While employed at SCWA, Justin did an outstanding job mentoring Keller Kissam, Jr. and Katie Childress. Keller has accepted the position of Camp Woodie Director while Katie Childress has accepted the position of Assistant Camp Director. Keller has served as a camp counselor for two summers and as the Assistant Camp Director this past summer. Keller will work part-time until he completes his degree from Clemson University in early May 2017. Katie Childress is a Clemson graduate with a major in Environmental and Natural Resources and a minor in Wildlife and Fisheries Biology. Katie started her full-time position on August 15, 2016. Justin Grider will continue to work with Keller and Katie over the next year to assist with the interviewing and hiring of camp counselors, counselor training, and the maintenance of American Camping Association certification standards. Over the next eight months, Katie will handle all Camp Woodie calls, camp registrations, and inquiries about the summer 2017 session. Katie, with assistance from Ed Paul and Jonathan Patrick, will handle all youth hunting programs.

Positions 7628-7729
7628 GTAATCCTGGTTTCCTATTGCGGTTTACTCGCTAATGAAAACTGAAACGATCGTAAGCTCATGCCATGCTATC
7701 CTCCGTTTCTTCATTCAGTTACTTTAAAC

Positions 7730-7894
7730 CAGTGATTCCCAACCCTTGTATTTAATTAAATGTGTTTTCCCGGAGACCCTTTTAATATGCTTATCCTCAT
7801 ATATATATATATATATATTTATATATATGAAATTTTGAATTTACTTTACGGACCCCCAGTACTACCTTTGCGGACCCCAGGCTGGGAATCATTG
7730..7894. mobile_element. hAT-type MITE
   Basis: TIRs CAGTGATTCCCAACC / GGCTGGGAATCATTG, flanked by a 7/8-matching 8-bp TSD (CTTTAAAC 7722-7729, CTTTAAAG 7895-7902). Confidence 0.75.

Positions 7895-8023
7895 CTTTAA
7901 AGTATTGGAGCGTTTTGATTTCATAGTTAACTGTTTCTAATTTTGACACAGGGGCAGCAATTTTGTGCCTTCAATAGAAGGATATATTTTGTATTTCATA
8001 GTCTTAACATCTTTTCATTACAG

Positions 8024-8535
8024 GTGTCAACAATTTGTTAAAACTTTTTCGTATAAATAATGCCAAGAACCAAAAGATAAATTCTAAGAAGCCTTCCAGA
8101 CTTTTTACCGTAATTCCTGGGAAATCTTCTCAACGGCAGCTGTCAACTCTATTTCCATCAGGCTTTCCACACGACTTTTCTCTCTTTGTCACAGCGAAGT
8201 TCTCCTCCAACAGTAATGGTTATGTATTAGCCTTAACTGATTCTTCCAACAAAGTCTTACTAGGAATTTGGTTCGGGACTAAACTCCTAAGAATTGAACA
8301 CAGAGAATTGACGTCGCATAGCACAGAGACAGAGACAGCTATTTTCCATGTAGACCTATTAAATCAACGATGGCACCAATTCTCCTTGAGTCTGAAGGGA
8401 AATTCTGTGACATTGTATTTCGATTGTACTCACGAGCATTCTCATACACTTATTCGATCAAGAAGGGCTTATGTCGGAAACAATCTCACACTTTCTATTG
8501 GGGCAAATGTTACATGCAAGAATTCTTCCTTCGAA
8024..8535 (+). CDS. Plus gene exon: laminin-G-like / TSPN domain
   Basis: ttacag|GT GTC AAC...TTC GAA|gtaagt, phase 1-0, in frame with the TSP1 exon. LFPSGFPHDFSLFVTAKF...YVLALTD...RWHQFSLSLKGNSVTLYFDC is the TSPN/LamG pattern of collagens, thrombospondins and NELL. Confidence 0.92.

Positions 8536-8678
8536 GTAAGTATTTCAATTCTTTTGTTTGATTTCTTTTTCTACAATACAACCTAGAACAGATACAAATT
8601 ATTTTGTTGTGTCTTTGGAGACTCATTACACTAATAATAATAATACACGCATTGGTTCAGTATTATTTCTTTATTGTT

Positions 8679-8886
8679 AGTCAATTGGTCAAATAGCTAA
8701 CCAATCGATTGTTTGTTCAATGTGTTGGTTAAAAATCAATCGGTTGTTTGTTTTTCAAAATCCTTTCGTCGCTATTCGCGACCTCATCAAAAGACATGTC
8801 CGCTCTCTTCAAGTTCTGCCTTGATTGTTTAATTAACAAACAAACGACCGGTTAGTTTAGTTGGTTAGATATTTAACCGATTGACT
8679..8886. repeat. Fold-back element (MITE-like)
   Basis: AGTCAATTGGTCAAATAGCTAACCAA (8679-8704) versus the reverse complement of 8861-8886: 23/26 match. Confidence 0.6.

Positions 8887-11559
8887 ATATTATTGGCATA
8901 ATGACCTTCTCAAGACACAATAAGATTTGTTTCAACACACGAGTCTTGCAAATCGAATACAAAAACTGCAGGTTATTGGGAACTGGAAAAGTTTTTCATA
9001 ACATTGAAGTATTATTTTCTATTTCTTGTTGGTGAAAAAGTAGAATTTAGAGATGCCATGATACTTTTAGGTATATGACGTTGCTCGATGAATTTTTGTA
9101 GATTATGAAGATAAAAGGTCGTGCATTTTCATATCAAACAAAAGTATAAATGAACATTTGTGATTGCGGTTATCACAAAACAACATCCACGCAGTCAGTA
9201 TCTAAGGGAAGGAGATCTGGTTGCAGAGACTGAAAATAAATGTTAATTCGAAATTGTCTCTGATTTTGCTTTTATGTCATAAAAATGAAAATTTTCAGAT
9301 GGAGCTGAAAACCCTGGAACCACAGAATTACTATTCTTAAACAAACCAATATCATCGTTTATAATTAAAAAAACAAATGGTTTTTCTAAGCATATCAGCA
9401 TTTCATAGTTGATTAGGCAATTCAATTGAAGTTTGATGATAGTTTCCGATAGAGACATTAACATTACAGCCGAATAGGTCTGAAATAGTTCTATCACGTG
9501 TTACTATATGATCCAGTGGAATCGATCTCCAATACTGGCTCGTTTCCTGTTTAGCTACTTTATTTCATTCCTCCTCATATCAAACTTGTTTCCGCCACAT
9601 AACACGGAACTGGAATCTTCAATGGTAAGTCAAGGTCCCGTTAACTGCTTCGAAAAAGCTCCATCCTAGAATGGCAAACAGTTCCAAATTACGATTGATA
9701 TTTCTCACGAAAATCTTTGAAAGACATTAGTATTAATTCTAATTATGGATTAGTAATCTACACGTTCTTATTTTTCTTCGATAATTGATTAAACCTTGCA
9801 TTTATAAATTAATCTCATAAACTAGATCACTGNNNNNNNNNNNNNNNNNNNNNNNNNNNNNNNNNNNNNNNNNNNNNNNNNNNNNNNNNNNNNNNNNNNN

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Keller Kissam, Jr (left) with a camper and fellow counselor Carter White (right).
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Katie Childress (left) with fellow counselor Brynne Baxley.

 

 

 

 

 

 

 

 

 

As a supporter of SCWA, you can be proud of the fact that your Association employs a highly skilled team of wildlife education experts who are delivering quality conservation education programs. The SCWA Education Program Team will continue to improve the quality and impact of the nation’s largest wildlife conservation camp program. In the coming year, we look forward to breaking another Camp Woodie attendance record while doubling the number of camper days of our school-year program, Camp Leopold. Read about the first Camp Leopold session of the 2016-2017 school year in our August 24th blog post.